Description
BACKGROUND OF THE INVENTION

I. Field of the Invention

The present invention pertains generally to the field of encryption, and more particularly to methods for authenticating anonymous users that reduce the potential for “middleman” fraud.

II. Background

Computer software is generally distributed over the Internet to end users (i.e., consumers) by distribution agents, or “middlemen.” There are thus three parties involved in the transaction. The first is the provider of software and content (i.e., the author), who derives revenue from providing content to end users and pays a small commission to distribution agents to promote and distribute the software. The second is one of a number of distribution agents who provides the software (which provides a mechanism to view the content, as well as some value independent of the content, such as, e.g., electronic mail functions) to the user. The middleman derives revenue from users who receive content, so it is in his or her interest to distribute the software widely. The third is the user, who gets the software for free in return for viewing the content. The user gets no other remuneration, mainly because the users are anonymous. The users are anonymous because tracking details are generally not kept and the users have not been individually identified. Users might volunteer information when requesting content, but such volunteered information is generally used and discarded rather than being stored or tracked. The parties are hereinafter referred to generally as the provider, the middleman, and the user.

The middleman may use a device known as an Internet “cookie” to obtain demographic information about users when the users connect to the Internet and visit the appropriate website. For example, when a user connects to certain Internet locations, the user's computer connects through the Internet to a host computer operated by the middleman. The host sends a small data file (the cookie) that is saved by the user's computer. As the user and the host communicate, some data is stored in the cookie. When the user disconnects, the cookie remains in his or her computer. Subsequent data about the user's Internet use is stored in the cookie. The next time the user connects to the host, the host reads the cookie for information about the user. The user's information may be compiled by the host operator and sold to Internet marketers.

Because the users are anonymous, the middleman can commit undetectable fraud on the provider simply by passing through more content. This, in turn, can be accomplished either by requesting more content on behalf of a real user, or by creating “fake” users. There are a number of well-known statistical methods for tracking the rate of the content delivery to particular users while keeping the details anonymous. Such statistical methods solve the problem of middlemen committing fraud by requesting more content on behalf of a real user. However, these methods are not directed to the situation in which the middleman commits fraud by creating a significant number of fake users. Thus, there is a need for a method of preventing software distribution agents from impersonating a significant number of nonexistent users to commit fraud.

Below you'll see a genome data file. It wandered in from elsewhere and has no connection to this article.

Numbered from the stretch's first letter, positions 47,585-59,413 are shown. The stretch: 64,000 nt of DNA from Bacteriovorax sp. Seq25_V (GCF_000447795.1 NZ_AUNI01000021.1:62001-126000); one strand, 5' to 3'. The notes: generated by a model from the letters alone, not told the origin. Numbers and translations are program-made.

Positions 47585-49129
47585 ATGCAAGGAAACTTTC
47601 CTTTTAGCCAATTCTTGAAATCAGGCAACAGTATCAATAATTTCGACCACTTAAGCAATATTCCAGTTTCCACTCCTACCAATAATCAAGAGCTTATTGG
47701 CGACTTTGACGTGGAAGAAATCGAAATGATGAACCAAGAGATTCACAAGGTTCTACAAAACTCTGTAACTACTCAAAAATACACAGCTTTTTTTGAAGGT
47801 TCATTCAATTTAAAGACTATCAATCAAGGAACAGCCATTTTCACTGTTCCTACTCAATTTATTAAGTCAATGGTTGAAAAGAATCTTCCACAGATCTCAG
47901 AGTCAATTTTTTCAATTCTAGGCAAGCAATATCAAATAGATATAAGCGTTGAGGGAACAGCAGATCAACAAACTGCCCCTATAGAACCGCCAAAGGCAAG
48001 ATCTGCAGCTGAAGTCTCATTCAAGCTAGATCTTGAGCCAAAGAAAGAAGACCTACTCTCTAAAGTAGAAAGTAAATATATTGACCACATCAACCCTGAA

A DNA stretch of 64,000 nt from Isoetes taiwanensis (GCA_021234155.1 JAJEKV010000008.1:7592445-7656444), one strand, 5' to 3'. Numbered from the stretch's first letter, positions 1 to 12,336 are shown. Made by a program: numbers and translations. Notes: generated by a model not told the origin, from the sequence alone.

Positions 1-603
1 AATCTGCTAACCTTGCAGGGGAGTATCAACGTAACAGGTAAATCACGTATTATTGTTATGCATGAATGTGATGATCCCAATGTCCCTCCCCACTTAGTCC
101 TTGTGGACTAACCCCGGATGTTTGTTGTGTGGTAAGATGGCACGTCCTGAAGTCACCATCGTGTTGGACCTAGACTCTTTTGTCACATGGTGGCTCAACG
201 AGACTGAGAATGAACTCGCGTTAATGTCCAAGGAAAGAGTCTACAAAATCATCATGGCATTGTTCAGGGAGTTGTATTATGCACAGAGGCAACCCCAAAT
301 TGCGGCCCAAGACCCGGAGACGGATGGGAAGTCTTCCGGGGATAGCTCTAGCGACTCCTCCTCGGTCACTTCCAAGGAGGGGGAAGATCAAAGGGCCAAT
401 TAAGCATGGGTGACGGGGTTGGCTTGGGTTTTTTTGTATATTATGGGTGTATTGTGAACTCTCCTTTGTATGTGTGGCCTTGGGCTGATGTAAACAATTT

SUMMARY OF THE INVENTION

The present invention is directed to a method of preventing software distribution agents from impersonating a significant number of non-existent users to commit fraud. Accordingly, in one aspect of the invention, a method for a provider of software to authenticate users of the software is provided. The method advantageously includes the steps of constructing a puzzle in response to information received from a user, the puzzle including the information; sending the puzzle to the user; and returning a solution to the puzzle to the provider.

In another aspect of the invention, an apparatus for enabling a provider of software to authenticate users of the software is provided. The apparatus advantageously includes means for constructing a puzzle in response to information received from a user, the puzzle including the information; means for sending the puzzle to the user; and means for returning a solution to the puzzle to the provider.

In another aspect of the invention, an apparatus for enabling a provider of software to authenticate users of the software is provided. The apparatus advantageously includes a processor; and a processor-readable storage medium accessible by the processor and containing a set of instructions executable by the processor to construct a puzzle in response to information received from a user, the puzzle including the information, and send the puzzle to the user.

In another aspect of the invention, a method of preventing a person from impersonating a plurality of users of software is, provided. The method advantageously includes the steps of constructing a plurality of puzzles, each puzzle having a solution that includes information about a respective one of the plurality of users, each puzzle requiring consumption of a resource to solve; and sending each puzzle to a respective one of the plurality of users for solution.

BRIEF DESCRIPTION OF THE DRAWINGS

FIG. 1 is a block diagram of a system in which information is exchanged between a provider and a user.

FIG. 2 is a block diagram illustrating the fit of bits of an encrypted “cookie” into an exponentiation operation of a “puzzle.”

DETAILED DESCRIPTION OF THE PREFERRED EMBODIMENTS